Bold Idea No. 1 – A Web site orientation
July 9, 2010
Filed under Features
WORLD OF POWERSPORTS
Location: Decatur, Ill
New units sold: 1,100
Used units sold: 800
Brands: Honda, Kawasaki, Yamaha, Suzuki, Polaris, Arctic Cat, Sea-Doo, Ski-Doo, Can-Am and Harley-Davidson
Staff: 7 Sales, 6 Service, 8 Parts, 3 Finance, 6 Accounting, 36 Warehouse, 6 Call Center
Due to increasing competition and consumers’ natural online searching habits, an Illinois dealership found itself losing key parts and accessory business, even from customers who recently purchased new units there.
Mike Jackson, manager of World of Powersports, the Decatur, Ill., dealership, said the store constantly found its customers opting to buy from online discounters who were selling parts at cost plus-20 percent and even lower.
“The owner asked why customers were buying parts from other dealers online when we obviously had an excellent Web site and great mail order shipping department,” said Jackson.
Seeking answers, the staff called customers they knew had purchased from online retailers and asked that very question.
The answer, it turns out, was simple.
Jackson said consumers bought elsewhere because they did what they knew — they searched Google, the part number and found the best price.
To get those customers back, World of Powersports created a Web site orientation program. During a customer’s visit, either while waiting to complete a vehicle purchase in the business office or during their introduction to the parts department, the consumer sits down with a Web specialist who goes over features and benefits of the dealership’s Web site.
The dealership created an employee document that laid out the Web orientation tutorial to be sure everything was included. The one-on-one with the consumer takes about 10 minutes. During that time, customers get the opportunity to control the mouse and navigate the site themselves as well as ask questions.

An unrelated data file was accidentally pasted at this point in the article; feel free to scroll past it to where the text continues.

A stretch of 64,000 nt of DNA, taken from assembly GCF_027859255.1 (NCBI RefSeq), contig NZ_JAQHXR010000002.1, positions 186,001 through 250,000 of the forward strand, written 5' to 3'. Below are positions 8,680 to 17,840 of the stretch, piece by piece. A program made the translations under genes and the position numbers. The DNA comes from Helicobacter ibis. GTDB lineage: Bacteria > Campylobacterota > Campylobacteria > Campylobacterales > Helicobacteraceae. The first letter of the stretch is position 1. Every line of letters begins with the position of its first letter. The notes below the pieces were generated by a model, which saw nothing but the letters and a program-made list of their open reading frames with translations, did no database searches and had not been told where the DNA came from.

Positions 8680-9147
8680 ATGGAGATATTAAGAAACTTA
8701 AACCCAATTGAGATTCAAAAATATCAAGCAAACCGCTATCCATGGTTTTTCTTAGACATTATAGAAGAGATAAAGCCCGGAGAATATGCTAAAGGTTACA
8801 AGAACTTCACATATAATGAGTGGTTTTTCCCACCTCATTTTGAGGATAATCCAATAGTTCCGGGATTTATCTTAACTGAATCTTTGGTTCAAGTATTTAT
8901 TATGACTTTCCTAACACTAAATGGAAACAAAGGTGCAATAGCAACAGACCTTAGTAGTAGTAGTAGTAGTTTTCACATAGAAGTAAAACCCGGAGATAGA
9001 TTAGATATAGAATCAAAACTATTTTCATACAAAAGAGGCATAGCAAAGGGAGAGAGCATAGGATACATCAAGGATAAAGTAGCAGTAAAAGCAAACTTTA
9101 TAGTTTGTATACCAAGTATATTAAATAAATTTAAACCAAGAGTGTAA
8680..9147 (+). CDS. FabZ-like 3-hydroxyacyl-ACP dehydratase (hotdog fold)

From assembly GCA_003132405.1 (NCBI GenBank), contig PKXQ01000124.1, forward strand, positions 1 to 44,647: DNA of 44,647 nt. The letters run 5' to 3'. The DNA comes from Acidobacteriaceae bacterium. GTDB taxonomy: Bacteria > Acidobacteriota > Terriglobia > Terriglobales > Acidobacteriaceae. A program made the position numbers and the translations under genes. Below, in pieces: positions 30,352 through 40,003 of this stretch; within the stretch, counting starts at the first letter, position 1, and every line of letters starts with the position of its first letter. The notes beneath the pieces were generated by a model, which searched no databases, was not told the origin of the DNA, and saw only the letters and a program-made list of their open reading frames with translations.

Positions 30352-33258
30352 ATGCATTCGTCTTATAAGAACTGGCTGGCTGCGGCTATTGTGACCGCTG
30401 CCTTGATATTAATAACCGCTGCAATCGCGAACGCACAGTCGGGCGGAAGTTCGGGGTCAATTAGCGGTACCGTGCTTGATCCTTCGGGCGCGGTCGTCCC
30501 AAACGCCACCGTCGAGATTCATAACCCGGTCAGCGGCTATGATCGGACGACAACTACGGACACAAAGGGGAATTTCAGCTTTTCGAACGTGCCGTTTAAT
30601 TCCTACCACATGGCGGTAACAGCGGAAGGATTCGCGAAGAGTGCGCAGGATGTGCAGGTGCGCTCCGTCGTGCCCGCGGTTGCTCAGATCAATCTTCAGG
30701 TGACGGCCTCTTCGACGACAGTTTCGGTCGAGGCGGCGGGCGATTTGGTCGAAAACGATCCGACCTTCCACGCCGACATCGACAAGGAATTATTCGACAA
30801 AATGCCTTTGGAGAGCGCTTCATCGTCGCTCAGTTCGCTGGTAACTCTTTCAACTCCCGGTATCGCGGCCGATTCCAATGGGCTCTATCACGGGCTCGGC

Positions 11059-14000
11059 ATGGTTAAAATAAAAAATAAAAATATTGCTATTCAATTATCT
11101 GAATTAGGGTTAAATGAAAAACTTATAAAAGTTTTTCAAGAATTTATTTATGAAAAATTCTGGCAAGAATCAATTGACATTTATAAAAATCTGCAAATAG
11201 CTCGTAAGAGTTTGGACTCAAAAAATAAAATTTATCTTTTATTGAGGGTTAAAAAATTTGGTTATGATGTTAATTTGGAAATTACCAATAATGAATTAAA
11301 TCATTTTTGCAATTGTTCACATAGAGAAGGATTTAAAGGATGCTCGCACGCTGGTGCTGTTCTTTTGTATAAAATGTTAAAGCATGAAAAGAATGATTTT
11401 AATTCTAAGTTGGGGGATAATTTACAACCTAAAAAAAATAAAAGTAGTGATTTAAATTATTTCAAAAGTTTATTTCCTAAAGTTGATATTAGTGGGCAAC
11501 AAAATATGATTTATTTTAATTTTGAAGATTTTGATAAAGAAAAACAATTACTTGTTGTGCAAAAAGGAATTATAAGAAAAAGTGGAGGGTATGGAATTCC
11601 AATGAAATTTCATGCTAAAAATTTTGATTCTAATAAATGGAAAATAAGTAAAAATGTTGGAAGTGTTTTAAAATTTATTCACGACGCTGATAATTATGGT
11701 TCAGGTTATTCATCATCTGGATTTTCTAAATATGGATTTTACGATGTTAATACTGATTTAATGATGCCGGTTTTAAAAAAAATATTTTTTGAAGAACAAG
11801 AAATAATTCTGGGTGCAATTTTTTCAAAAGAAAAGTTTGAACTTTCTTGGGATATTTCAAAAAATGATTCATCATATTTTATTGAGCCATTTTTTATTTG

For the dealership’s customers who aren’t buying a vehicle, the dealership entices them to do a Web site orientation by offering an incentive, which might be 10 percent off an online purchase.
If the customer says he or she doesn’t have time, the dealership asks to set up an appointment for a future date or do it over the phone.
“We’ve seen huge results with this program,” said Jackson. “One statistic we measure is the percent of unit buyers who order online from our Web site within 90 days. We’ve measured this for about eight years, and we’ve seen that percentage go from as low as 5 percent when we started measuring to around 60 percent in recent months.”
The increase in customer usage has led to a 50 percent increase in online parts sales to major unit customers within 30 days of unit purchase and better online customer retention.
World of Powersports implemented this idea in early fall as well as added a 90-day follow-up call to customers who have not purchased on the dealers’ Web site to see if they’re buying from someone else and why.
“In most cases they haven’t bought from anyone during that period,” noted Jackson. “The results are phenomenal.” psb